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Lesson 24: The Answer To Anxiety (Philippians 4:6-7)

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A family had put their Grandma on her first plane flight, but she hadn’t been very confident about the experience of leaving the ground on this contraption. When they met her at the airport on her return, one of the family members kidded her by asking, “Well, did the plane hold you up okay?” She grudgingly replied, “Well, yes,” and then quickly added, “But I never did put my full weight down on it!”

Many Christians are like that Grandma. The truth is, they’re being sustained completely by God, but they’re afraid to put their full weight down on Him. As a result, they’re plagued by anxiety and aren’t able to enjoy the flight.

Few of us are strangers to anxiety. It creeps in over big and little things, gnawing away at our insides. Someone graphically described anxiety as “a thin stream of fear trickling through the mind. If encouraged, it cuts a channel into which all other thoughts are drained” (Arthur Roche, Reader’s Digest [6/88], p. 64). We now often hear phrases like being “stressed out,” or having “a panic attack.” Although I disagree with their psychological approach to the problem, the Christian psychiatrists, Frank Minirth and Paul Meier, say that anxiety is the most common mental disorder they encounter at their network of clinics across our country (Worry-Free Living [Thomas Nelson], p. 17).

We often feel anxious about our finances: How can we make this month’s bills? How will I be able to fix my aging car if it breaks down? What if I lose my job? How will we put the kids through college? How can we meet our medical bills? How will we ever save enough for retirement? What if the economy fails?

We feel anxious about our health, especially as we grow older: What if I get cancer or Alzheimer’s? What if I’m disabled or have to go into a nursing home? If we’re younger, we may have these same anxieties concerning our aging parents.

We’re anxious about our children: Will they turn out okay? Will they avoid drugs and sexual immorality? Will they be safe in this crime-ridden world? Will they be able to get into college and then get a decent-paying job? Will they marry a godly person and have a happy home? What kind of world will their children have to live in?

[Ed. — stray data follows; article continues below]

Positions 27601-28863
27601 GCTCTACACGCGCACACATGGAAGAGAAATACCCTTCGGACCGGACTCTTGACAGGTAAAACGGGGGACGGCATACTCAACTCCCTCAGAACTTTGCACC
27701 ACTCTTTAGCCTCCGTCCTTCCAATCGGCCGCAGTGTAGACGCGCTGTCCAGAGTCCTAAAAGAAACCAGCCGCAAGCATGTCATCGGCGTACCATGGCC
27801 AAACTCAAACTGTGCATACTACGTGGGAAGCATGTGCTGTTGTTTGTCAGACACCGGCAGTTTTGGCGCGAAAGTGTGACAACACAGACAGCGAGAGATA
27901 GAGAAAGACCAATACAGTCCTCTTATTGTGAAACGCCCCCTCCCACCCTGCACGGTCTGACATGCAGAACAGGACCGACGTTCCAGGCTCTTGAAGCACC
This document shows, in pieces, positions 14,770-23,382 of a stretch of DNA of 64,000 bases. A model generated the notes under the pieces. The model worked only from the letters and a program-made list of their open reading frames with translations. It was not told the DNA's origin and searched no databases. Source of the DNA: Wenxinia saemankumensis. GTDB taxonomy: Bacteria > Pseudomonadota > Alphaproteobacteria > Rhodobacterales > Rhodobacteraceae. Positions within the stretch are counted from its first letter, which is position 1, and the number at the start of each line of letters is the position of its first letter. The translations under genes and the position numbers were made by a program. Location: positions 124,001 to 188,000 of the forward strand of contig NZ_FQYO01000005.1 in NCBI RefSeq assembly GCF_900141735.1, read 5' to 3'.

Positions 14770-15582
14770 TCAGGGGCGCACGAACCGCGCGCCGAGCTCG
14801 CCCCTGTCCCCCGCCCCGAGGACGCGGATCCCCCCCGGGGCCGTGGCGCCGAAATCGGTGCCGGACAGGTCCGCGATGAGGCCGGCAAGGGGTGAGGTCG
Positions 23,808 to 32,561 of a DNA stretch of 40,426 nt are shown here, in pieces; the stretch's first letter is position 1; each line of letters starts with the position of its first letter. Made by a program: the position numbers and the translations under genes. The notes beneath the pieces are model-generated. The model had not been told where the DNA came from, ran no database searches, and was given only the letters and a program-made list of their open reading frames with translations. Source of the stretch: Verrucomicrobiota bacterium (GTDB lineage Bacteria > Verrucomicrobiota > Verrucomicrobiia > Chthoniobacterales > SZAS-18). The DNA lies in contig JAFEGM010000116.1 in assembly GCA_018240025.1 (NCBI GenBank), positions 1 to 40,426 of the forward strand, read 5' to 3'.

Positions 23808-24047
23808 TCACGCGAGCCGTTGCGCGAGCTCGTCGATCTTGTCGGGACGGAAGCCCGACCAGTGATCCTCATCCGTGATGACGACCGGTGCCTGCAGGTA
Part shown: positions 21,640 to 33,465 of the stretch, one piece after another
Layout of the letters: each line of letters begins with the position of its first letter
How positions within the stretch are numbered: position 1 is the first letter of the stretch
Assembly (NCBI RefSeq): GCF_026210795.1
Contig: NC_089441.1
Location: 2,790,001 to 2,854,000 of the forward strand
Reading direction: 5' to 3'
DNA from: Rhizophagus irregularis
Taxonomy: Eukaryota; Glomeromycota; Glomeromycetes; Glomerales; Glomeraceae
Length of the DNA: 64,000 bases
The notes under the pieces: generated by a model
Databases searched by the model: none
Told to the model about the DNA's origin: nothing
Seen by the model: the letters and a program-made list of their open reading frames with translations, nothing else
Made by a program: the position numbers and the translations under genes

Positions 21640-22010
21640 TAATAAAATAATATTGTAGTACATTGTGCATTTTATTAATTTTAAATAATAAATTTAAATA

The lists could go on and on. Maybe you’re getting anxious just listening to me give different reasons for anxiety! Sometimes we can’t identify any specific reason for our anxiety, but it’s there, nagging away at our insides. If we don’t learn to deal with it properly, it can cause all sorts of health problems, which in turn feed our anxiety!

To those who follow Him, Jesus promised, “Peace I leave with you; My peace I give to you; not as the world gives, do I give to you. Let not your heart be troubled, nor let it be fearful” (John 14:27). He spoke those comforting words on the most difficult night He faced on this earth, the night before His crucifixion. Seven times in the New Testament our God is called either the God or Lord of peace. That peace can be the constant experience of every Christian, even in the midst of trials. In our text, Paul the prisoner tells us how:

To experience God’s peace instead of anxiety, pray with thankfulness about every concern.

There are three key words in these verses that reveal the theme: Anxious; prayer; and, peace. Being anxious is the problem we are told to put off; prayer is the procedure we are told to practice; peace is the product we are promised by God.

1. We must put off anxiety which is sin.

“Be anxious for nothing.” In the Sermon on the Mount, Jesus made it clear that anxiety stems from a lack of faith and from a wrong focus on the things of this world instead of on the kingdom of God (Matt. 6:25-34, especially verses 30 & 33). If we excuse our anxieties by saying, “Well, it’s only human,” or, “Anybody would feel anxious in this situation,” we will not overcome it because we are not confronting the root cause of it, namely, our sin of not believing God and of not seeking first His kingdom and righteousness.

As I mentioned last week, our Christian witness to a lost world is one of Paul’s main themes in Philippians. He wants Christians to have God’s joy in every situation, not just so that they will be happy people, but so that they will be effective witnesses of Jesus Christ (see Phil. 2:14-18). In other words, we are to be seeking first God’s kingdom, not our own happiness. If a non-Christian sees you as a believer weighed down with anxiety and care, he isn’t going to be asking how he can have what you have! Anxiety and joy are mutually exclusive. So for the sake of our testimony of Jesus Christ, it is imperative that we learn to experience the peace of God, especially in the face of trials.